Benjamin Netanyahu’s government has approved a deal to secure the release of 50 hostages in exchange for a ceasefire in Gaza.
At a late meeting, the Israeli prime minister vowed to continue the war against Hamas after the pause in hostilities and said the agreement had the full support of security officials.
The hostages’ return was a “sacred and top goal”, Mr Netanyahu said in a video message to the cabinet, “but we will not stop until we have total victory”.
All branches of the Israeli security services supported the deal which was then approved in a meeting of 38 ministers early Wednesday morning, local media reported.
It followed a series of cabinet discussions in which he is believed to have seen off a revolt by hard-Right coalition partners who oppose the release of Palestinian prisoners and the delivery of aid to the embattled enclave.
Addressing ministers before the final vote, Mr Netanyahu said: “We will continue the war until we achieve all of our war aims: To eliminate Hamas, return all of our hostages and our missing, and ensure that there is no element in Gaza that threatens Israel.
“In war there are stages, and in returning the hostages there are stages, but we will not relent until we achieve the absolute victory and until we bring them all back. This is my sacred duty, of all of us.’’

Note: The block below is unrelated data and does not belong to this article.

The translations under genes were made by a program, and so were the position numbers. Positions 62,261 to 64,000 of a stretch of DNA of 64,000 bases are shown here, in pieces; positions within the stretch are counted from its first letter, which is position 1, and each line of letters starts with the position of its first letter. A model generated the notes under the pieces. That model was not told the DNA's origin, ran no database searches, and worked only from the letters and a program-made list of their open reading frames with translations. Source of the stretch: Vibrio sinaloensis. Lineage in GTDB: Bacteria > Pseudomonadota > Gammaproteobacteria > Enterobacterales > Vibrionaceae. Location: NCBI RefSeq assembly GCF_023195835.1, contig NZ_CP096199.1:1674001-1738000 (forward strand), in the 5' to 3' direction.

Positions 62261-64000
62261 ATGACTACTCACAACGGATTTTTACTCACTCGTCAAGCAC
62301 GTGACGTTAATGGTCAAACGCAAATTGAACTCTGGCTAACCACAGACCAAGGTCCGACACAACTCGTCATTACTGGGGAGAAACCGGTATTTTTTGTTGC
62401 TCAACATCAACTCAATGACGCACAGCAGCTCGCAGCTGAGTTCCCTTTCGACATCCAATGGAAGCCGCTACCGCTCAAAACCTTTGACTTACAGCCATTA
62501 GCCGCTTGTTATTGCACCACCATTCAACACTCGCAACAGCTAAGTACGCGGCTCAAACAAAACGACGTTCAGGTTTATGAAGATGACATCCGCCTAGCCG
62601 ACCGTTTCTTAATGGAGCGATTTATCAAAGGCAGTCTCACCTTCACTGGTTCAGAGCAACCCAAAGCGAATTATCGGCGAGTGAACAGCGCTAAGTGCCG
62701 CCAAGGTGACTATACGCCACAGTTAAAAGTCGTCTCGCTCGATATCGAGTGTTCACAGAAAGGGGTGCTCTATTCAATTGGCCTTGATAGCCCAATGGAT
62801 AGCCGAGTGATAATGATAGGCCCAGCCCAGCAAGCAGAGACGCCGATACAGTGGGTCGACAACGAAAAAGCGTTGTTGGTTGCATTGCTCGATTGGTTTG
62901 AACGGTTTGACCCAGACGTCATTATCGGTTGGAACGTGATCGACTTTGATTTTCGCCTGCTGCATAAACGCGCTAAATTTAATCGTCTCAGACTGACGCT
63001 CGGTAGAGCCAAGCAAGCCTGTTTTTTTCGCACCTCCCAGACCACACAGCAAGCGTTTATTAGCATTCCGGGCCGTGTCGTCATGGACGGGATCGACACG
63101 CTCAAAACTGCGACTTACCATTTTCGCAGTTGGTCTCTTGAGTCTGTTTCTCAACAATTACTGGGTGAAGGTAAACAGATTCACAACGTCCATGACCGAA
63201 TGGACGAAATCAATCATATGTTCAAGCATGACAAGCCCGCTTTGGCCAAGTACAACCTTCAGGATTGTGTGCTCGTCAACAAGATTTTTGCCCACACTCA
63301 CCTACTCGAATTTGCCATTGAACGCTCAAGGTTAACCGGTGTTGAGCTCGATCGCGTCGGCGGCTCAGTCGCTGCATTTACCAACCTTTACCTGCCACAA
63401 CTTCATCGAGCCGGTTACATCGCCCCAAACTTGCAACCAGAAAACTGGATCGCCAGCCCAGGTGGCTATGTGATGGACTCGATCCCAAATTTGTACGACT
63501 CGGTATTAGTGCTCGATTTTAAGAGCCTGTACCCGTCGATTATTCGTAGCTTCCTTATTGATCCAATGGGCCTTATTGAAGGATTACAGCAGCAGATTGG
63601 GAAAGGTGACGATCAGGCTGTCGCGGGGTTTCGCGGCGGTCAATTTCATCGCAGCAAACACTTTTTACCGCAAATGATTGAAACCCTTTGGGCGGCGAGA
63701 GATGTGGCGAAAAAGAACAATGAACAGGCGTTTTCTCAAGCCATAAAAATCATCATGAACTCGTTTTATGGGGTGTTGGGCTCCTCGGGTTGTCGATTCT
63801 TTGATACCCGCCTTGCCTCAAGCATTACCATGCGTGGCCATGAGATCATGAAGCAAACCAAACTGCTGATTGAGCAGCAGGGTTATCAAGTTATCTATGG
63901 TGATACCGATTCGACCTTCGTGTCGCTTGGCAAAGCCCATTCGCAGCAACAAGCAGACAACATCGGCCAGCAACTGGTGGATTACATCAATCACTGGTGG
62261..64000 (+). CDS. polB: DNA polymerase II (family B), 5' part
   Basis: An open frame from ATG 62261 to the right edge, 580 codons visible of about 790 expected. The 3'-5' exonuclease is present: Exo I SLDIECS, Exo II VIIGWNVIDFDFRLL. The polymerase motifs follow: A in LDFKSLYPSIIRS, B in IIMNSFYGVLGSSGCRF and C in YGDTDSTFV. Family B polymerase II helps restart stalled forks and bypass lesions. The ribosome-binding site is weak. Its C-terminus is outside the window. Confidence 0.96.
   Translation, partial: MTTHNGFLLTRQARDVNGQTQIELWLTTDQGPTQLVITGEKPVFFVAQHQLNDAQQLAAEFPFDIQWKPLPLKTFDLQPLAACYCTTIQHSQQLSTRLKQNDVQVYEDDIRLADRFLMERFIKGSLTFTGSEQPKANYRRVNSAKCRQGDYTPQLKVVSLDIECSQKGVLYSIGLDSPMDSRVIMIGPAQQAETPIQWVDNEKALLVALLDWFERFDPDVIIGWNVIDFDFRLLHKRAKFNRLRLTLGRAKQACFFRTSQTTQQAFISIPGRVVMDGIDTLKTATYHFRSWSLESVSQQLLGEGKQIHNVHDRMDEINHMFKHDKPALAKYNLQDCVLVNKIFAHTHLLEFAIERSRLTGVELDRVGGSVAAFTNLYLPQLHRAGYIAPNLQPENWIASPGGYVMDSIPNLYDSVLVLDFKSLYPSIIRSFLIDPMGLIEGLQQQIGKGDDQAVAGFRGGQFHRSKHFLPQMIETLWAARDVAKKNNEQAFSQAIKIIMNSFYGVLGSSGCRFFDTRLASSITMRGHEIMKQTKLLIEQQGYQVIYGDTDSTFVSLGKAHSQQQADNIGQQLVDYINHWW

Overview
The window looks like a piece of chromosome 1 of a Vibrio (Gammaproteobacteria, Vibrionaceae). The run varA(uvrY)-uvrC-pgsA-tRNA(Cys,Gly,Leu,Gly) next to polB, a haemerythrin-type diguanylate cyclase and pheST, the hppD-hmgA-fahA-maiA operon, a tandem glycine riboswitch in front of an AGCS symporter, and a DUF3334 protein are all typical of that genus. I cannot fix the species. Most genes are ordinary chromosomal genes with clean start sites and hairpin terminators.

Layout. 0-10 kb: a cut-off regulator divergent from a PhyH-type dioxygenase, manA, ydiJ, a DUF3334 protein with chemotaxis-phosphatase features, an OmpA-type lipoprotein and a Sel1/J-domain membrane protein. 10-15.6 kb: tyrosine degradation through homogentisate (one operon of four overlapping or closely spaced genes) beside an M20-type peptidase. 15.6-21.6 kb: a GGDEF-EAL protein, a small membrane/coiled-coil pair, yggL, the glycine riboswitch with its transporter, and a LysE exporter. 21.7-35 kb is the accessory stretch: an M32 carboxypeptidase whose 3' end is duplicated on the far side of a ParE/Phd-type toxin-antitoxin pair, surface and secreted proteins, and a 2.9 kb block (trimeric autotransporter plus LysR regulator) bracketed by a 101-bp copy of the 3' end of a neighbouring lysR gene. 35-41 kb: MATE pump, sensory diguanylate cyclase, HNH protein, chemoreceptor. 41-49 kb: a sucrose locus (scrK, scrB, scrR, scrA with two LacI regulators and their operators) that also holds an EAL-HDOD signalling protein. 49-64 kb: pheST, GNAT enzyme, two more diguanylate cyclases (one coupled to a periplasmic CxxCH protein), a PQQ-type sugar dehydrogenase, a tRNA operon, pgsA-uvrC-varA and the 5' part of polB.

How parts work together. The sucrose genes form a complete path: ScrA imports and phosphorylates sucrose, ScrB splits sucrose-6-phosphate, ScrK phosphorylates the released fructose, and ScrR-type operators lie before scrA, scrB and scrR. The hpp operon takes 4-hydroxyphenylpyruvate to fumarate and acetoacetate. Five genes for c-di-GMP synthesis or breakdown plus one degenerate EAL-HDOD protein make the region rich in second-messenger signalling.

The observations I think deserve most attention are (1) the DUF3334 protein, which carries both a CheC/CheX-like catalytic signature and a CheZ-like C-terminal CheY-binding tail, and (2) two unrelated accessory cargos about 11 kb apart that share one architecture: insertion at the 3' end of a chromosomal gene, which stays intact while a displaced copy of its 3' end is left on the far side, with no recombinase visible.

He also acknowledged US President Joe Biden’s help in improving the deal “to include more hostages and at a lower cost”.
An Israeli government source earlier told reporters that the agreement was expected to see the release of 50 Israeli citizens, mostly women and children, in groups of 12 or 13 per day.
In exchange, Israel would release Palestinian women and minors from prison and agree to a four-day truce in Gaza, as well as a significant increase in fuel and aid shipments into the Strip.
Hopes for a breakthrough soared early on Tuesday morning after Ismail Haniyeh, the Hamas leader, said the group was “close to reaching a deal”.
Qatar, which has been a key mediator, said negotiations were at a “critical and final stage”.
“We are at the closest point we have ever been in reaching an agreement,” said Majed Al-Ansari, the foreign ministry spokesman.
Mr Netanyahu chaired a meeting of the Israeli war cabinet at 6pm local time, the security cabinet at 7pm and the full cabinet an hour later, having earlier acknowledged that “progress” had been made.
‘Release of Palestinian prisoners will bring disaster’
However, some of the prime minister’s far-Right coalition partners publicly criticised the move towards a deal.
Itamar Ben Gvir, the national security minister, said any agreement to release Palestinian prisoners would bring “disaster”, citing the more than 1,000 released in 2011 following the abduction of kidnapped Israeli soldier Gilad Shalit, some of whom are thought to have taken part in Hamas’s Oct 7 massacre.
However, he and like-minded colleagues are not expected to be able to derail the deal.
Even once approved, families of the hostages are expected to have to wait a further 24 hours before it could come into effect.